Akkad of Mesopotamia
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Tigris River
Mesopotamia Timeline
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History in Brief
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Decline Of Mesopotamia
Fertile Crescent
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Mesopotamia Wheels
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Mesopotamian History
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Sargon of Mesopotamia
Slavery in Mesopotamia
Invention of Wheel
Trade In Mesopotamia
Egypt Similarities
Babylon City State
Crops Taken
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Mesopotamia Geography
Gilgamesh Poem
Houses in Mesopotamia
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Irrigation System
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Persia Relation
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Ancient Mesopotamian Ships, Boats for River Transportation

Mesopotamia means "land between two rivers." The rivers are called the Tigris and Euphrates. Mesopotamians built boats to use for trading in distant places and to collect food from the rivers. Modern Iraqi boats still are built very much like this Mesopotamian boat used 4,500 years ago.

Ancient Mesopotamian Ships, Boats for River Transportation

Caption-Ancient Mesopotamia Tigris River

Both the earliest civilizations, the Egyptian and the Mesopotamian, make extensive use of boats for transport on the Nile, Euphrates and Tigris.

Ancient Mesopotamian Ships

It is possible that the boat designs and techniques used in the third millennium are no longer present in traditional boats of present-day Iraq and those of oceangoing vessels sailing in the modern day Arabian Gulf. Based on iconographic evidence, it seems that Mesopotamian riverboats had flat bottoms and high curving ends, with a stem often ending in an elaborate design.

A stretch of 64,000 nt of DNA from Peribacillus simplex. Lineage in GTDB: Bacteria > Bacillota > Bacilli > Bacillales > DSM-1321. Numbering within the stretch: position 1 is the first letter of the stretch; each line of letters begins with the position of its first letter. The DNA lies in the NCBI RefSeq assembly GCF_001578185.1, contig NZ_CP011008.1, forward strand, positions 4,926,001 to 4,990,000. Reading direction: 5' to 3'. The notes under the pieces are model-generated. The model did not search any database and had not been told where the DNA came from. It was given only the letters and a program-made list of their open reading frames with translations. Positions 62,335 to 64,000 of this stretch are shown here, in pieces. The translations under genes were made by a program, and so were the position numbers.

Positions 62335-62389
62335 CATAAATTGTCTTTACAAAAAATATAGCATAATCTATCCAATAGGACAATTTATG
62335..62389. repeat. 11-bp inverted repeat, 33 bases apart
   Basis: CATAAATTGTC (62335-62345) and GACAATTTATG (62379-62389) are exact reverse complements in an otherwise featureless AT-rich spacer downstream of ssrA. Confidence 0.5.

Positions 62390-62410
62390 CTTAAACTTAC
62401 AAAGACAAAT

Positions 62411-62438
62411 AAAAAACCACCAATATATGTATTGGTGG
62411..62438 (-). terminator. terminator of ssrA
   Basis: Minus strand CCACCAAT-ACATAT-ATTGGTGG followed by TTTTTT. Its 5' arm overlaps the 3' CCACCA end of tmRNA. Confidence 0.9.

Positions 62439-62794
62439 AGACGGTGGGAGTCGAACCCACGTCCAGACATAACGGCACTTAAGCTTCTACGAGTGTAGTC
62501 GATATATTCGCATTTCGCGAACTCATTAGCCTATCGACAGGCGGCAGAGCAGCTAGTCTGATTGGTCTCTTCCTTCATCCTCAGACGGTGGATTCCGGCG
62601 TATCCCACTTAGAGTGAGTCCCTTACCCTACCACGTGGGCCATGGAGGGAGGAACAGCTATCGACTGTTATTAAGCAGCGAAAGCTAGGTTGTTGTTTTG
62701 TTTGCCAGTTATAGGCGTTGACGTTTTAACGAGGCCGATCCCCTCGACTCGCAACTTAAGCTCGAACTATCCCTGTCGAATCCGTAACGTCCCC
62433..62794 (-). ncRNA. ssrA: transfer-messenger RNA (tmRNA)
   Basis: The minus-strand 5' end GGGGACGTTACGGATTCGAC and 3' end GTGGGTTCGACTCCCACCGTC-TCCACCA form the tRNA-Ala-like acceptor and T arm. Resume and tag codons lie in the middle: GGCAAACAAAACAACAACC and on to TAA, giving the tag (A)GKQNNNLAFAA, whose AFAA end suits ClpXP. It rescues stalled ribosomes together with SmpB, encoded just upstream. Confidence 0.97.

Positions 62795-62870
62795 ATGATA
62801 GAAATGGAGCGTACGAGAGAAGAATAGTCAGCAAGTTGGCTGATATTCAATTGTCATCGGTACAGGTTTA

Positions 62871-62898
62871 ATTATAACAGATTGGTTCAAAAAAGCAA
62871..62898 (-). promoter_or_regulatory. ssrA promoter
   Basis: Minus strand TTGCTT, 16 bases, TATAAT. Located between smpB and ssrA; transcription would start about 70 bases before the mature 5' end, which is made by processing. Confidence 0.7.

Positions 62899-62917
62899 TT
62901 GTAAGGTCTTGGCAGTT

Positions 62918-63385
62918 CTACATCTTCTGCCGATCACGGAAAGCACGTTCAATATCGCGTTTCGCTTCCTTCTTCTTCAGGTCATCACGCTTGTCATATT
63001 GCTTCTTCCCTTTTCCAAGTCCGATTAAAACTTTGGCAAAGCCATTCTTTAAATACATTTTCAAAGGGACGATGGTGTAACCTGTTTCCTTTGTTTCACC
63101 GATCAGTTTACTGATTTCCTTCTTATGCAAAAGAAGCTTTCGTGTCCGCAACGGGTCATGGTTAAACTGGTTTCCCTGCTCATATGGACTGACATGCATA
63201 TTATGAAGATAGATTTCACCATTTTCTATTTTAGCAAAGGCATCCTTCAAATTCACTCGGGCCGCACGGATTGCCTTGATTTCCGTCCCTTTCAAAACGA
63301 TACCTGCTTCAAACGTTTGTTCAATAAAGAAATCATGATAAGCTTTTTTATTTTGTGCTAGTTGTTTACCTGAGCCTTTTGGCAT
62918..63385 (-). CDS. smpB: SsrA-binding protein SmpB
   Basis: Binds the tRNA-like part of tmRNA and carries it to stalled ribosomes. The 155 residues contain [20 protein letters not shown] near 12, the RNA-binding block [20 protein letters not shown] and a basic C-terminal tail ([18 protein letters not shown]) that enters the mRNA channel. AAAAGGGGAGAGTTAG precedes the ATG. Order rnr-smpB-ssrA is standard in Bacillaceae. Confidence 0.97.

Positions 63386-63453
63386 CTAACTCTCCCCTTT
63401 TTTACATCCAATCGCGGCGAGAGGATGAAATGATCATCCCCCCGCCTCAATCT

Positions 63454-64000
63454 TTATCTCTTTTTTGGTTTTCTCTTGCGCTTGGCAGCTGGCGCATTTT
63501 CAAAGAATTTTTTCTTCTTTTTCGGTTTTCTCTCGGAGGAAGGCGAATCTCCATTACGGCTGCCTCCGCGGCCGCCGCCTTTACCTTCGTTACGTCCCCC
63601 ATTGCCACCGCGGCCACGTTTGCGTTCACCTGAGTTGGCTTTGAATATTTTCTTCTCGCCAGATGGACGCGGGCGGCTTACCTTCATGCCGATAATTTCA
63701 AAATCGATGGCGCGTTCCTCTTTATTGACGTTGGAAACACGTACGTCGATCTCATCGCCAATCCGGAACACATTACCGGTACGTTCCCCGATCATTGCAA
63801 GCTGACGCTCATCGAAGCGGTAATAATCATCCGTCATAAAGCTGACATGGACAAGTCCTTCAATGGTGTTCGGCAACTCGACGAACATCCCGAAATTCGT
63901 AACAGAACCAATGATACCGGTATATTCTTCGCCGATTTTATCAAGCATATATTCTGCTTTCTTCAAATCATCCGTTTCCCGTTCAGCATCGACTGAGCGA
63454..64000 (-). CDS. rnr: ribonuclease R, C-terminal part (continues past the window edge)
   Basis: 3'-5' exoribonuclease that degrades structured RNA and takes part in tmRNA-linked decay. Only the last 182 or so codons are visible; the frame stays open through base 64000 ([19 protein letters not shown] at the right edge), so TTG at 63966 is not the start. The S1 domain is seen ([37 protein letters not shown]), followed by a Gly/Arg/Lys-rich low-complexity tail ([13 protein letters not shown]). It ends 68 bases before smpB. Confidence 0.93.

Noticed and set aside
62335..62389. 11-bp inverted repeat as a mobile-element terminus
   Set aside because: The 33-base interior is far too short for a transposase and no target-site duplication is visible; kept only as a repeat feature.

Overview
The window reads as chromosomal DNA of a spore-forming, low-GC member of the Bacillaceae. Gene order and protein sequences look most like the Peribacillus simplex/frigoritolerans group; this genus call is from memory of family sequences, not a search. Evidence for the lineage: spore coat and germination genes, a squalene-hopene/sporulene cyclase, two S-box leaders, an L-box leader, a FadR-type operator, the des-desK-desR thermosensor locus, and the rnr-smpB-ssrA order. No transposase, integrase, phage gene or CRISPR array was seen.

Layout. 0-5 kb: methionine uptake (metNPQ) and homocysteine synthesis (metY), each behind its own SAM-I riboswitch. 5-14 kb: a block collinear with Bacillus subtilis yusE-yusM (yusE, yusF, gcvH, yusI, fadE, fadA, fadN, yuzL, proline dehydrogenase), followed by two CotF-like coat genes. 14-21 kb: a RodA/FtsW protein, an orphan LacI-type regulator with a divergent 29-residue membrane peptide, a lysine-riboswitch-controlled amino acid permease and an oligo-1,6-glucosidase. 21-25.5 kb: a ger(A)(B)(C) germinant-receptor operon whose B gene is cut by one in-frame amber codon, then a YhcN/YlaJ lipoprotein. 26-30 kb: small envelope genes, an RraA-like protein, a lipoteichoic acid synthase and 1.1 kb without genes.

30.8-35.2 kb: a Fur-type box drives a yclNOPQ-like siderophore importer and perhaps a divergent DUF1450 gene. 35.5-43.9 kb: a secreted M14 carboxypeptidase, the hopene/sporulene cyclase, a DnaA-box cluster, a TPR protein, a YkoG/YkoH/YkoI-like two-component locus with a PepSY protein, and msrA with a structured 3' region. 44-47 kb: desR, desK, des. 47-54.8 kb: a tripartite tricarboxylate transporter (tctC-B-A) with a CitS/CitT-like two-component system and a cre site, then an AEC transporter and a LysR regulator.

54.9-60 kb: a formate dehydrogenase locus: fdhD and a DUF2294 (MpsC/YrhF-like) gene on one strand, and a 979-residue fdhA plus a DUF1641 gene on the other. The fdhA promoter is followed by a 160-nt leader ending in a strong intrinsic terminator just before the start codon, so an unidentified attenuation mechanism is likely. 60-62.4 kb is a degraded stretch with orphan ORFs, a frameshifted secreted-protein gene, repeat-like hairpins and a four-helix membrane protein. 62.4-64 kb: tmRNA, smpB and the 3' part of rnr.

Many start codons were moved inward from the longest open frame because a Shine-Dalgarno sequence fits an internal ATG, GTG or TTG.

Ancient Mesopotamian Ships, Boats for River Transportation

Caption- Mesopotamian River Boats

Cultic vessels imitated the shape of a papyri form vessel. The riverine vessels in practical use described in texts, such as AO 5673, most probably had square ends. The use of bitumen might have allowed the Mesopotamian shipwrights to build hulls in which water tightness (before the application of a bitumen layer) was not the primary concern.

Mesopotamian Reed Boats

Lack of shipbuilding timber in Mesopotamia was a contributory factor to reed boat construction. There is a long tradition of Mesopotamian boats built of wood.

Ancient Mesopotamian Ships, Boats for River Transportation

From the clay tablets we know that Dilmun shipwrights imported wood for their ships; the merchants stamped the scals recording such transactions.

Sargon of Mesopotamian

Interestingly, one of the myths of the Mesopotamian Sargon the Great of Akkad was that as an infant he floated in a bitumen-coated reed basket down the Euphrates River.

Ancient Mesopotamian Ships, Boats

Caption-Sargon of Mesopotamian

In the cities, long docks were built along the sides of the rivers so that ships could easily dock and unload the goods they had to trade. Ships brought food, drinks, clothes, jewelry, wine, and other goods up and down the rivers.

Mesopotamia Boat Facts

Boats were used to transport goods from southern Mesopotamia to the Gulf. These boats were probably larger and stronger than river boats. Some were made of bundles of reeds and others of wood covered with bitumen. Babylonian merchants travelled with their goods to places like Dilmun.

Mesopotamian boats

Representations of Mesopotamian boats are found on seals, in reliefs, and as models. Usually these lack definitive details that would enable fuller understanding of the involved technologies. Resultant studies such as Quall's Boats of Mesopotamia Before 2000 B.C., and de Grave's The Ships of the Ancient Near East (c. 2000-500 B.C.), contribute only to our theoretical understanding of Mesopotamian vessels.


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